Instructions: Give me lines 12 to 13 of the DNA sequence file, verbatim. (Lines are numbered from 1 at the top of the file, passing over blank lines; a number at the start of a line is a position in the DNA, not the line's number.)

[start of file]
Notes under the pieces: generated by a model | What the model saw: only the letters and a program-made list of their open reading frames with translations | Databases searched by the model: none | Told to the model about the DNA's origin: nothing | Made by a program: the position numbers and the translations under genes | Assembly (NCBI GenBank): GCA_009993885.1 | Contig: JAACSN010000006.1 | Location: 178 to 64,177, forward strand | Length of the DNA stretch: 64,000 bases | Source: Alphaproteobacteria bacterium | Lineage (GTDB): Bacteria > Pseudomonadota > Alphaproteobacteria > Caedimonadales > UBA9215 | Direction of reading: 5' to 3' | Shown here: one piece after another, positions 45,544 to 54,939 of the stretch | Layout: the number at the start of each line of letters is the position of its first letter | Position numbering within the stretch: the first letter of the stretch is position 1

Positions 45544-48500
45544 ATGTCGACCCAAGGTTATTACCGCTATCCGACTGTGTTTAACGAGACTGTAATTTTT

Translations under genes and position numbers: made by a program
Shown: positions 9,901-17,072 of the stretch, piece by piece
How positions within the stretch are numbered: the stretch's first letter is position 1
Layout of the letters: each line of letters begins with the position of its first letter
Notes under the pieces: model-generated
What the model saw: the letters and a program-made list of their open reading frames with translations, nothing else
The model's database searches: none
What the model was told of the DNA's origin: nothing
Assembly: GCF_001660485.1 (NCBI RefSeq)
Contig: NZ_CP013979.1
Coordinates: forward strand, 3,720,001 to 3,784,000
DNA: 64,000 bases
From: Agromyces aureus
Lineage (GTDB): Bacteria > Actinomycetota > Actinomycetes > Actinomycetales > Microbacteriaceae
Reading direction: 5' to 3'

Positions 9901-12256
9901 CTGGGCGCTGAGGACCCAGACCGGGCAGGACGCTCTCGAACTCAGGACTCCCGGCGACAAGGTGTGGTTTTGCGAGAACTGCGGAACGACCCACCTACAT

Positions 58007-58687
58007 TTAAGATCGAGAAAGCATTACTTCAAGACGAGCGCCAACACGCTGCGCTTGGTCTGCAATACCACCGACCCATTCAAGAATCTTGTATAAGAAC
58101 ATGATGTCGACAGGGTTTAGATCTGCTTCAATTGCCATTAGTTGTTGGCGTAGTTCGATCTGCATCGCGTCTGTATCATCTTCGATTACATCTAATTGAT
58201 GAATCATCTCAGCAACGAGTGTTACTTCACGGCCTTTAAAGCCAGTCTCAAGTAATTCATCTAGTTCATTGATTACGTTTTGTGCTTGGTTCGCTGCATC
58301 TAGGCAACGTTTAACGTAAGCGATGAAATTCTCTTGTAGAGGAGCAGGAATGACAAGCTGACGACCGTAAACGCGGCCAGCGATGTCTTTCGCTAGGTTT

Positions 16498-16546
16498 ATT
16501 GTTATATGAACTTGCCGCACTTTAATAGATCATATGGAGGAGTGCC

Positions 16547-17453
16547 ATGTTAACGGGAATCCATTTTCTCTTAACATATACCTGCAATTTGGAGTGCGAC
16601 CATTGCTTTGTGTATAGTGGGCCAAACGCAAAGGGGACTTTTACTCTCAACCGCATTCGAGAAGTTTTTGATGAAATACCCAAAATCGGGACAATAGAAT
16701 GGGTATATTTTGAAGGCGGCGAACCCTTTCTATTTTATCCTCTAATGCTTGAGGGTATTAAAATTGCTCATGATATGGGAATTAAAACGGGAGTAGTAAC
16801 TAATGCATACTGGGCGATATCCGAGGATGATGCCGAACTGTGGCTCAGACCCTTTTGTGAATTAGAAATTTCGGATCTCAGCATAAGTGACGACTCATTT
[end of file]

Assembly: GCF_001660485.1 (NCBI RefSeq)
Contig: NZ_CP013979.1